I began taking pictures during high school, I did so as a way of recording my experiences, memories, friends and family. I always enjoyed looking through the innumerable photographs that filled the albums my mother had made over the years. These pictures had a way of bringing back past times in a visceral manner that was not otherwise possible. Sometimes a smell or a song comes close, seems to place you back in a moment of time long past but it's rare and not something you can count on.
Somewhere along the way I become more interested in using the medium of photography to express myself and my feelings about the world around me than I was in recording my life. Early in 2004, when I began to dedicate myself to producing art, I ceased making snapshots altogether. It wasn't anything I though about, it was just something that happened. Maybe it was because I had begun to use a view camera, maybe it was because I was spending so much time in the darkroom and in the field that I didn't feel like taking a camera with me while relaxing or maybe it was because I was learning to work in a more thoughtful and methodical manner that I wasn't able to apply in social situations. Most likely it was some combination of all those things.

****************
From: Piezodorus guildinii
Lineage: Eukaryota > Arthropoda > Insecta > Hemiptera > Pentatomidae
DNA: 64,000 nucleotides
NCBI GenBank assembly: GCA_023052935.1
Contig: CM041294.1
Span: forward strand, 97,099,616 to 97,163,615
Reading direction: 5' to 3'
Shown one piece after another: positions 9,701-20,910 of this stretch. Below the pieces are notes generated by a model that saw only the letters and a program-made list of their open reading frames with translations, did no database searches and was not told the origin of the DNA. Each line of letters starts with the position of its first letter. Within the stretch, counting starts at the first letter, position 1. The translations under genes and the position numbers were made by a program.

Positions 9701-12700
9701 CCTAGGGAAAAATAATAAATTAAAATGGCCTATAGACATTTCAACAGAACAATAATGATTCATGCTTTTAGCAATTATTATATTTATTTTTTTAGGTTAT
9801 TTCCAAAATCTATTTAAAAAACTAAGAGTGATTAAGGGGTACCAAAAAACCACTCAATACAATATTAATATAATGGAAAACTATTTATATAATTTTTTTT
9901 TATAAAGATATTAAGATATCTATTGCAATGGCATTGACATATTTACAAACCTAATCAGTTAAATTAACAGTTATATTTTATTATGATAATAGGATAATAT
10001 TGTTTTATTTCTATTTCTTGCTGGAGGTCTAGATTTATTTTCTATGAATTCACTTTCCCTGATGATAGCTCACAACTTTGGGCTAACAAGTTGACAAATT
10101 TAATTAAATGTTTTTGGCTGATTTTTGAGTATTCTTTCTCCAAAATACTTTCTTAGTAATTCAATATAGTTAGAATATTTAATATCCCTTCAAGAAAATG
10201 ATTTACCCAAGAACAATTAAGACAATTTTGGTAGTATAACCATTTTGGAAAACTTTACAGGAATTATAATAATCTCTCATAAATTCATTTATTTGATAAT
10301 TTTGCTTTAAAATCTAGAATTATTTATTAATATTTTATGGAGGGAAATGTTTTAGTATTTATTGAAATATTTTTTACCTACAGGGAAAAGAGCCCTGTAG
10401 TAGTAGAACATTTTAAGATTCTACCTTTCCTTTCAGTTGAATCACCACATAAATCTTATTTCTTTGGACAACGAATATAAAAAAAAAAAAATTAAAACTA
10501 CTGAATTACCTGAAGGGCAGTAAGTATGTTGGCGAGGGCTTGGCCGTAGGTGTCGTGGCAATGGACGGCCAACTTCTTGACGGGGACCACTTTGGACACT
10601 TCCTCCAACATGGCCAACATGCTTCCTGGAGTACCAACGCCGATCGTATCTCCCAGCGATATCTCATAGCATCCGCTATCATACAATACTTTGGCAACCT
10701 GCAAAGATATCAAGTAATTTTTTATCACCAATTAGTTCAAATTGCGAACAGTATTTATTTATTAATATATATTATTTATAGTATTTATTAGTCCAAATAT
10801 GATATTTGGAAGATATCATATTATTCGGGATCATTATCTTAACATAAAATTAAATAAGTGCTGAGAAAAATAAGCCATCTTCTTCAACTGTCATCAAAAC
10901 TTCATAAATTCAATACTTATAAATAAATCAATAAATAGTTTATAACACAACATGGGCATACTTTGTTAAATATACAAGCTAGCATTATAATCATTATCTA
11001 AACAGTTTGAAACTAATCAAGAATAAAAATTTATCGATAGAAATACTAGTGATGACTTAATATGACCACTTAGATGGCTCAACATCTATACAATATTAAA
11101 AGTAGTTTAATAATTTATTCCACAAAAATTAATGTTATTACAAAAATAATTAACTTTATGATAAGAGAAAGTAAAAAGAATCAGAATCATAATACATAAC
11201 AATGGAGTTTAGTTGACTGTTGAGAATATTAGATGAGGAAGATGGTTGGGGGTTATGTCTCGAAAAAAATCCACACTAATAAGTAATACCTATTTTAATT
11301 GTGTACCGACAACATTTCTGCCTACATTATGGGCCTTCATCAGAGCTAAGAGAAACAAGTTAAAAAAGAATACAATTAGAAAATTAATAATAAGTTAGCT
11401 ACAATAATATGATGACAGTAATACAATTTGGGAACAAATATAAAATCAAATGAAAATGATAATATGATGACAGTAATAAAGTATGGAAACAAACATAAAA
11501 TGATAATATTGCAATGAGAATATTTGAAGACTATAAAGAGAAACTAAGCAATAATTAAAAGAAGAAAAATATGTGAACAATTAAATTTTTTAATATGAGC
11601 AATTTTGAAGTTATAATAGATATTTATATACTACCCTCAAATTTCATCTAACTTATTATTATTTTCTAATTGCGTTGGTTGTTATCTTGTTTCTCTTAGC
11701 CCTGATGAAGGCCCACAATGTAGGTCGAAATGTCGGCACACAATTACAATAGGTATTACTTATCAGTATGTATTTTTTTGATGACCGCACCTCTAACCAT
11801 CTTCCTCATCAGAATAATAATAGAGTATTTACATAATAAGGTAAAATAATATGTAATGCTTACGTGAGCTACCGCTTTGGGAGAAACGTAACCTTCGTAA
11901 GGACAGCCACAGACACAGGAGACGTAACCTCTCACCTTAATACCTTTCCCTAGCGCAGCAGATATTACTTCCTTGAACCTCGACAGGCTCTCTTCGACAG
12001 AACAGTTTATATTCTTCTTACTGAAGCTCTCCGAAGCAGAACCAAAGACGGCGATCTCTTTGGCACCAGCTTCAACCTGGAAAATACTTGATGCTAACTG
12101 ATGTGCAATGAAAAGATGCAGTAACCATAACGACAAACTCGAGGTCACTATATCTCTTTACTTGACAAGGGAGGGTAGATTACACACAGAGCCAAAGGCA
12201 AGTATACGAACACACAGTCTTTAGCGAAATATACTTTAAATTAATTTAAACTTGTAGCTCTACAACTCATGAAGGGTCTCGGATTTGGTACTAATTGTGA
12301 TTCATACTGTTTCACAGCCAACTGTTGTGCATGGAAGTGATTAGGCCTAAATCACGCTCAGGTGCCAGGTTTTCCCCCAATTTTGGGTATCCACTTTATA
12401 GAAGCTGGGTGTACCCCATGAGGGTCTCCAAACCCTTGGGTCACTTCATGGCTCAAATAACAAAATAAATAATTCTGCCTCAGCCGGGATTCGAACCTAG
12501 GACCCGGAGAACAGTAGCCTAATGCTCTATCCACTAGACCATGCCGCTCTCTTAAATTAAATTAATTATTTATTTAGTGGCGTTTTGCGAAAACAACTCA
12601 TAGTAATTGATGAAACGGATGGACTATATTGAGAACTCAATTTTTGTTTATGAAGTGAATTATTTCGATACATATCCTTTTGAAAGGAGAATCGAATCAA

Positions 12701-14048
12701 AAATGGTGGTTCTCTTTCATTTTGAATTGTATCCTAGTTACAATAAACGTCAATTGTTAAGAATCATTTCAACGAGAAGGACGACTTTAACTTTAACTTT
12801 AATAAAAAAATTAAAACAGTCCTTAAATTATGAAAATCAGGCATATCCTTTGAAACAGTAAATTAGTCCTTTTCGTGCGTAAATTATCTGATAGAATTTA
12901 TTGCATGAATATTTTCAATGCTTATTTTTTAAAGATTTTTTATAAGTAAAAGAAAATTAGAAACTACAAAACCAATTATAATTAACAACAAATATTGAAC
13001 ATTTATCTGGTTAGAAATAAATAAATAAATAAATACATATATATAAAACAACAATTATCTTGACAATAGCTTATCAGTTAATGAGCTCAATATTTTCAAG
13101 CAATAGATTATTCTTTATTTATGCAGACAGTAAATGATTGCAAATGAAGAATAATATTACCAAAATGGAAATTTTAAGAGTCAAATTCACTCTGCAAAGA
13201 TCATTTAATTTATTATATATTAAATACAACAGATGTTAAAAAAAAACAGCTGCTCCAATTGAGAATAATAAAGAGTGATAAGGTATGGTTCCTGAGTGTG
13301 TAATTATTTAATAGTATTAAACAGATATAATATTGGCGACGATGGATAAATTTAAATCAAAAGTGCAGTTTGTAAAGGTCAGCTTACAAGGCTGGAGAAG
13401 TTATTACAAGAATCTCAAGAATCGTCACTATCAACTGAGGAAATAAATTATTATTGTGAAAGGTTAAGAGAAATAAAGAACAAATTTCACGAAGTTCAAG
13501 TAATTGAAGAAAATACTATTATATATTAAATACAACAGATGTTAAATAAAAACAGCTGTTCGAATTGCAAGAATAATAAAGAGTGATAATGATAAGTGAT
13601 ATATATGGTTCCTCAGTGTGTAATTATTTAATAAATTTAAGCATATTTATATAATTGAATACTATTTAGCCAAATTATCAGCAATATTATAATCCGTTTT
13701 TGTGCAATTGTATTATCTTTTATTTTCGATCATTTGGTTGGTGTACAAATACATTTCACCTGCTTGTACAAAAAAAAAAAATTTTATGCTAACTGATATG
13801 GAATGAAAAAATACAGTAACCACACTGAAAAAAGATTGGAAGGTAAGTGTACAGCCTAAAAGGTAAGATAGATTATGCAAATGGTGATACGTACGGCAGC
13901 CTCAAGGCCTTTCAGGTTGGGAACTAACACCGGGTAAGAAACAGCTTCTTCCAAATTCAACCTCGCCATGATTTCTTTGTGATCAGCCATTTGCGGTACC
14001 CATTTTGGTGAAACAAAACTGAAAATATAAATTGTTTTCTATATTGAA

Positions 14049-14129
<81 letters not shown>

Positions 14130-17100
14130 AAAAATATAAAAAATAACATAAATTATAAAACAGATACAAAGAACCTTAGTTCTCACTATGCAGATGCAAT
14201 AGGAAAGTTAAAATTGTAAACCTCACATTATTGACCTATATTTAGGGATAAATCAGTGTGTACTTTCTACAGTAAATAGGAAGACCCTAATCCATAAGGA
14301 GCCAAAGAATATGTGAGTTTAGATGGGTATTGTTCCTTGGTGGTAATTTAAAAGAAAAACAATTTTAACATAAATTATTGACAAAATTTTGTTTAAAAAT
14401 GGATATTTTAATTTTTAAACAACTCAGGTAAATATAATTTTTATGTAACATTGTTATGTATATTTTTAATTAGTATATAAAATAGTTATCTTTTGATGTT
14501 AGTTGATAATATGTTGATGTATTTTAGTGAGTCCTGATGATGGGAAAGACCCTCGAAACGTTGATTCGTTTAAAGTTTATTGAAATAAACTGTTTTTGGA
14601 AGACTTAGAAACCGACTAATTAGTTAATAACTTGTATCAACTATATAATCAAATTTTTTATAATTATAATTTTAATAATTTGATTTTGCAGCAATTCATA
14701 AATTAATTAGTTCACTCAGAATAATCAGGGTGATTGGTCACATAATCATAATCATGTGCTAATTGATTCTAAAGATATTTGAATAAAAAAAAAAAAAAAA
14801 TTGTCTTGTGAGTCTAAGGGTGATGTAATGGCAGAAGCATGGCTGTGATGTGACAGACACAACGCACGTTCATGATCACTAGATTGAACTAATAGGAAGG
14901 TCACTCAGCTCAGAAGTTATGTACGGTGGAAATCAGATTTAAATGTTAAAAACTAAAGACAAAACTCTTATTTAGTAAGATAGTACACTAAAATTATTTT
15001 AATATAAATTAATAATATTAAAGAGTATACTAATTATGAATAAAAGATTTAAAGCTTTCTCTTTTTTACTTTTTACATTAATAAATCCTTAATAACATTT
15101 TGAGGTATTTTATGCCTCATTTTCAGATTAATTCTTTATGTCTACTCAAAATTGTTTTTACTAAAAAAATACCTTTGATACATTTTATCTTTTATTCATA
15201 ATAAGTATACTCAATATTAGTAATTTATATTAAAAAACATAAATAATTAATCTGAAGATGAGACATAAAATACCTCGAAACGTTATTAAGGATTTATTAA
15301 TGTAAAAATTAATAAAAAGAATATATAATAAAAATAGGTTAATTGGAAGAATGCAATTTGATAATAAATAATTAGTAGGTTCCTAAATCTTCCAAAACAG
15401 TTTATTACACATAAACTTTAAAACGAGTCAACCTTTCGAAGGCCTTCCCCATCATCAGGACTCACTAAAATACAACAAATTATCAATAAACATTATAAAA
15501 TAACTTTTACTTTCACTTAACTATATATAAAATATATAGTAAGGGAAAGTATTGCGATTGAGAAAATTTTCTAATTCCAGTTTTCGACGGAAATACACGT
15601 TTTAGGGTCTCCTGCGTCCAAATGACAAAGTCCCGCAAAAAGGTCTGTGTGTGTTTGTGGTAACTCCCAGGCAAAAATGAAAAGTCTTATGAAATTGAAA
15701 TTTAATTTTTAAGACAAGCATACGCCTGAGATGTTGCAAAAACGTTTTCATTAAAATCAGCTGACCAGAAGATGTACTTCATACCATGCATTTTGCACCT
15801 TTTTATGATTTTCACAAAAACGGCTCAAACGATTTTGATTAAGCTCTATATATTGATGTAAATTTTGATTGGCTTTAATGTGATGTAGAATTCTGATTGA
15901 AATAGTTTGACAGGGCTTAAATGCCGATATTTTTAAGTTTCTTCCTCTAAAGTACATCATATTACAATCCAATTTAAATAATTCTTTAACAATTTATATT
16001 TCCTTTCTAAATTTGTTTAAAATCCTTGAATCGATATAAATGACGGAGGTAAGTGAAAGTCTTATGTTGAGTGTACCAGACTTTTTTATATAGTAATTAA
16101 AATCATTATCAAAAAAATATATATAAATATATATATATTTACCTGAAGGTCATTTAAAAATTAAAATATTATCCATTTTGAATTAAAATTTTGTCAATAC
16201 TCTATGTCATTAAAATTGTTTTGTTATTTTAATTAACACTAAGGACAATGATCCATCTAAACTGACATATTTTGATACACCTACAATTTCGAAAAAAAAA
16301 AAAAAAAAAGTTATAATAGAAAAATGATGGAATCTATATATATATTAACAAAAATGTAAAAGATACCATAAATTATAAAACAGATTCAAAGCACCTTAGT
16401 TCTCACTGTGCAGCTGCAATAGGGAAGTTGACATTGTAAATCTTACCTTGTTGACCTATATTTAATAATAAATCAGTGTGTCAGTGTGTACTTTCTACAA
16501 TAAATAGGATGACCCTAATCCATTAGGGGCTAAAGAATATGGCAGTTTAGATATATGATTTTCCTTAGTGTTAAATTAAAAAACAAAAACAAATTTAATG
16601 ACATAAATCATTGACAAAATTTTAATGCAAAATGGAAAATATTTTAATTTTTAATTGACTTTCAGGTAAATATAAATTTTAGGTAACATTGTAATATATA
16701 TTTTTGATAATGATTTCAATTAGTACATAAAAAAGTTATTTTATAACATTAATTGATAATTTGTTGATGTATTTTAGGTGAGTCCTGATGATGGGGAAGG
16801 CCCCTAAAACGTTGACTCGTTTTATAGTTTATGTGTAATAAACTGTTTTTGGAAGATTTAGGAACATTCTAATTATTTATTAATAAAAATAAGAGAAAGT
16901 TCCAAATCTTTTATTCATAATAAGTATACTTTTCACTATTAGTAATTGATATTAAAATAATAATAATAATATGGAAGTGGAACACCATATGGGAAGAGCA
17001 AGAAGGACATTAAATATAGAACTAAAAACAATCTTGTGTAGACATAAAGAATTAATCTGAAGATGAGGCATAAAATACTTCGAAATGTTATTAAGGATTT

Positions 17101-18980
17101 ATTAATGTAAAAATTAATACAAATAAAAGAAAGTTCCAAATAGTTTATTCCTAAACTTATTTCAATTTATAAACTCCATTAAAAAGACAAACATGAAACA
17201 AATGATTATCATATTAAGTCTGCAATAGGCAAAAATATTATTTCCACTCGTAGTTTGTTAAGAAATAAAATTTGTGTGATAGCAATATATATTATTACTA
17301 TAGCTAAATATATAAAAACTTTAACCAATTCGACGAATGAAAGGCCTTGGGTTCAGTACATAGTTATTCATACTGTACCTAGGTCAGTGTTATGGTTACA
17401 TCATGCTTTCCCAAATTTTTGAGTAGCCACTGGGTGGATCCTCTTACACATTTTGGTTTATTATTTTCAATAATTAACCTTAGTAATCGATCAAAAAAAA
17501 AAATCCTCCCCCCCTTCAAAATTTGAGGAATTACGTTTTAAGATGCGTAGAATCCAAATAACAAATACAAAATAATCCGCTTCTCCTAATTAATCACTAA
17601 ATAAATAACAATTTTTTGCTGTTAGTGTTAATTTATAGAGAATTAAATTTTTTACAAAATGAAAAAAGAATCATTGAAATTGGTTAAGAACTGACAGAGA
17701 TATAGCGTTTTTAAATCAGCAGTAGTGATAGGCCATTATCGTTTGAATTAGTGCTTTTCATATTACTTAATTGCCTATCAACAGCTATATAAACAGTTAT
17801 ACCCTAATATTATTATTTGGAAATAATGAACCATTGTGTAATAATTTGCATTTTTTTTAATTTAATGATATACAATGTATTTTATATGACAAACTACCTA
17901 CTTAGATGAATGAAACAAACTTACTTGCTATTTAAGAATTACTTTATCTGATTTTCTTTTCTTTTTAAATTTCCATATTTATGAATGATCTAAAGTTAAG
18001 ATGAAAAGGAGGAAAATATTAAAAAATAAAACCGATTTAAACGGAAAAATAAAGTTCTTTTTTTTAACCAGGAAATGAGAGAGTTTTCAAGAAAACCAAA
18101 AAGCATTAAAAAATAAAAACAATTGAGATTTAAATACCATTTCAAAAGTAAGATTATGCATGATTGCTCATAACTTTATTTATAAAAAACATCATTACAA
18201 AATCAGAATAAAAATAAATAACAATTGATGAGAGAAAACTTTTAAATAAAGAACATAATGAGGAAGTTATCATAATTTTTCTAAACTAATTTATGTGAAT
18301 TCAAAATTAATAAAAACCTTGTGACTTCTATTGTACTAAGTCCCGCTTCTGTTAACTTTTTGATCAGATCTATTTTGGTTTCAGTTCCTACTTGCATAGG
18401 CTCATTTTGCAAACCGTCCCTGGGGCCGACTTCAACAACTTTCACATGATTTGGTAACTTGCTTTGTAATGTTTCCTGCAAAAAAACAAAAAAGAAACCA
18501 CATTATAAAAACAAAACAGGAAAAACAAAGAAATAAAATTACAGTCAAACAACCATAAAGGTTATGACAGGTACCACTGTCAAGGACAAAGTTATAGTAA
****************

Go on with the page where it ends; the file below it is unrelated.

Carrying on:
Whatever the cause my well kept personal albums had come to an abrupt end, relegated to the bottom of a bookcase, underneath my folders of new negatives and fine art prints. A couple of years went buy before I even thought about the change. What brought it to my attention was a purging of edited negatives last summer. As I went through my work deciding what would stay and what would go I found myself flooded with memories. Memories of early mornings in Moraine State Park, late nights at the Shenango Dam and noonlight blazing off the borax of Twenty Mule Team Canyon. Each of these exposures, whether they resulted in a successful print or not, brought back the intensity of my feelings as I worked with the camera, they brought back the heat of the days and the chill of the nights, the lunches with friends as we rested and talked.
I've realized that while I no longer take pictures in an attempt to record a memory, the photographs I work so hard to make and present as art are far better records of my experiences than any snapshot I made in the past. They're better because they not only record what was in front of the camera but also chronicle my thoughts and emotions in a way not otherwise possible.